05 December 2007


Travel flashback: December 5, 2002, Salzburg, Austria

December 6 is St. Nicholas Day. yes, that St. Nik aka the Bishop of Myra, aka Santa Claus. The night before, is known as Krampusnacht.

Krampus making new friend outside a bar in Salzburg
In the Salzburgerland, St. Nik (dressed as a bishop) is always preceded by a pack of horrifying devils. Krampus wears a shaggy suit of fur, carved mask with horns, and large iron bells,  and an apple basket or bag on his back. His job: beat the bad children with bundles of sticks, stuff them in baskets or bags, or otherwise punish them, while St Nik doles out treats to the good kids. The sounds of the bells sends the children running (either to or from.)

We found a bunch of these guys bar-hopping along the river: after they'd done with their more official duties in the Mozartplatz, they were using their super cool costumes to charm women.

A lovely Weiner Werkstätte style greeting card, circa 1900

The Krampus tradition is also popular in other parts of Europe in various forms, and a common subject in Victorian greeting cards.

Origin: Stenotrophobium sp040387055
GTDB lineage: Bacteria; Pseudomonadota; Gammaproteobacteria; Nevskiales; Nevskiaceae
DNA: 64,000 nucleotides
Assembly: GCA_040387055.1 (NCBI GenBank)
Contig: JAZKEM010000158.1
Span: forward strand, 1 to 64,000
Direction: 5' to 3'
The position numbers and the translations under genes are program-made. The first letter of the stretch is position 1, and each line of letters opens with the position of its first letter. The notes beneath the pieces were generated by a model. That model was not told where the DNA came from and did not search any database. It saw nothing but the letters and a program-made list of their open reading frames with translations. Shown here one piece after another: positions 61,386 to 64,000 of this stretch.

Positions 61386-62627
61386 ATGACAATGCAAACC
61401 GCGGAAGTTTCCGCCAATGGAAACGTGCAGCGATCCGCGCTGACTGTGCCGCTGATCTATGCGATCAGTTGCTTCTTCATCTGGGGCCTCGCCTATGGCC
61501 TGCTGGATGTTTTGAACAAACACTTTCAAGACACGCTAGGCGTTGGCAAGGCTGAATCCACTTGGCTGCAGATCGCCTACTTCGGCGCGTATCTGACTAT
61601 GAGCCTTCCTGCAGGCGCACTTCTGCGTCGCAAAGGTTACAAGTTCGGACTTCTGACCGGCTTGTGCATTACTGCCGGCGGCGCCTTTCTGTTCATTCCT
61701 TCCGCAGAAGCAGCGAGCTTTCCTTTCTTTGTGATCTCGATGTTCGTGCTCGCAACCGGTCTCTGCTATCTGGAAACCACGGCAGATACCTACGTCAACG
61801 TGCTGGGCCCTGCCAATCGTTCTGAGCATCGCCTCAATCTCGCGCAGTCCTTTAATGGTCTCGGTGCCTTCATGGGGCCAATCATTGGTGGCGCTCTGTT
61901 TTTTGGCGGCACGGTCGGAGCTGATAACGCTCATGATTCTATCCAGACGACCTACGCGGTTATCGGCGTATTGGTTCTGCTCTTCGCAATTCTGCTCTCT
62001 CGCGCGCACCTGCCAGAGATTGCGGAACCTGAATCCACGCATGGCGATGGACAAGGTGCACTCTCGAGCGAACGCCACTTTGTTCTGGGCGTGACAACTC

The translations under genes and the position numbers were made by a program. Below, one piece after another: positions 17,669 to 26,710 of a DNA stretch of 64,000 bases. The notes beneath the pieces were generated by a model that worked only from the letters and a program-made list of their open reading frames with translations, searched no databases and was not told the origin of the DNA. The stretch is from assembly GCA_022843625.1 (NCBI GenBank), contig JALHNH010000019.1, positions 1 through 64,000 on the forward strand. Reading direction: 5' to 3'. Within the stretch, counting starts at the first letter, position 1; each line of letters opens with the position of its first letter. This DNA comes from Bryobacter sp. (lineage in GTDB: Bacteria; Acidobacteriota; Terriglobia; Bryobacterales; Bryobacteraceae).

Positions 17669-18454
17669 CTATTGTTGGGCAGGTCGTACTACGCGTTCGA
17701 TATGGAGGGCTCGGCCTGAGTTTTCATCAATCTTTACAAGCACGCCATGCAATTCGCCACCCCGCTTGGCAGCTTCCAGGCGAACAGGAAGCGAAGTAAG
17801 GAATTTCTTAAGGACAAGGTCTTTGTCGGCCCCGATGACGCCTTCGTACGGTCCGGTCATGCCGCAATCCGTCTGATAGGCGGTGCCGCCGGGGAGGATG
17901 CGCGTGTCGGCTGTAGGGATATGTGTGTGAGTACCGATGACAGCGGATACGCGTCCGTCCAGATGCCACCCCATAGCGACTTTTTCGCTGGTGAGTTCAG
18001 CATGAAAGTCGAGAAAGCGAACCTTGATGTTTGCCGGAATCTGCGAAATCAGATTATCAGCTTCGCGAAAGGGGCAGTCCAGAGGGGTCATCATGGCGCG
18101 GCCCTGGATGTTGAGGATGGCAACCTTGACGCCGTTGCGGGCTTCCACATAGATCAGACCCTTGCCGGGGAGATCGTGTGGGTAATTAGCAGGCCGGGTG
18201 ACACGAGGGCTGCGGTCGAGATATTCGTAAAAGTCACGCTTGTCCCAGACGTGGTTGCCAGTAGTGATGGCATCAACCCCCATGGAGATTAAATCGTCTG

How my family managed all these decades without an annual visit from the Krampusse is beyond me.

1 comment:

  1. Hi Lynne...I remember learning about Krampusse from you in a post you put out a couple of years ago. It struck me when I read this post that you mentioned the fondness Victorians had for putting this image on their cards. Such an unusual combination in many aspects of the Victorian culture....overwhelming sentimentality underlined with menace and sexual overtones...ie, Krampusse, The Grimm brothers stories, etc. The German and English connections enhanced by Hapsburg royal connections.
    I loved the Grimm Brothers stories (unbowdlerized)as a little girl, and I probably would have looked on Krampusse with fear and delight. "What big teeth you have, Krampusse"


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